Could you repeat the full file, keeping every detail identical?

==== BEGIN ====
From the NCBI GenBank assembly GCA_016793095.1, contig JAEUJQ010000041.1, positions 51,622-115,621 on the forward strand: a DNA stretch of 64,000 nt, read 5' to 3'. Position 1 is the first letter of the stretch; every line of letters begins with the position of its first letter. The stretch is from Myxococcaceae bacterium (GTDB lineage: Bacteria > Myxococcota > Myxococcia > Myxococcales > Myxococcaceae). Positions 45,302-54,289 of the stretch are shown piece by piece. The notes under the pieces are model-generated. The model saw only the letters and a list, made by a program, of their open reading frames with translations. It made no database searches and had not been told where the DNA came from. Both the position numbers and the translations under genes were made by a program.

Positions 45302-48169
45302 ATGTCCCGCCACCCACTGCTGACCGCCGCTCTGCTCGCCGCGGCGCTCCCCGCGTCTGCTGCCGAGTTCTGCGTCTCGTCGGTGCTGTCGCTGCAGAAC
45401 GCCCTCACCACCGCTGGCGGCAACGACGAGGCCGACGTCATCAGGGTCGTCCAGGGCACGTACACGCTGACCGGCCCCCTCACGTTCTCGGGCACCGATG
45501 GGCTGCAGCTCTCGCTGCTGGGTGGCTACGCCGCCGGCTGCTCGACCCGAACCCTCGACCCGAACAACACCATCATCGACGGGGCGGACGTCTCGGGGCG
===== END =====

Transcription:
From the NCBI GenBank assembly GCA_016793095.1, contig JAEUJQ010000041.1, positions 51,622-115,621 on the forward strand: a DNA stretch of 64,000 nt, read 5' to 3'. Position 1 is the first letter of the stretch; every line of letters begins with the position of its first letter. The stretch is from Myxococcaceae bacterium (GTDB lineage: Bacteria > Myxococcota > Myxococcia > Myxococcales > Myxococcaceae). Positions 45,302-54,289 of the stretch are shown piece by piece. The notes under the pieces are model-generated. The model saw only the letters and a list, made by a program, of their open reading frames with translations. It made no database searches and had not been told where the DNA came from. Both the position numbers and the translations under genes were made by a program.

Positions 45302-48169
45302 ATGTCCCGCCACCCACTGCTGACCGCCGCTCTGCTCGCCGCGGCGCTCCCCGCGTCTGCTGCCGAGTTCTGCGTCTCGTCGGTGCTGTCGCTGCAGAAC
45401 GCCCTCACCACCGCTGGCGGCAACGACGAGGCCGACGTCATCAGGGTCGTCCAGGGCACGTACACGCTGACCGGCCCCCTCACGTTCTCGGGCACCGATG
45501 GGCTGCAGCTCTCGCTGCTGGGTGGCTACGCCGCCGGCTGCTCGACCCGAACCCTCGACCCGAACAACACCATCATCGACGGGGCGGACGTCTCGGGGCG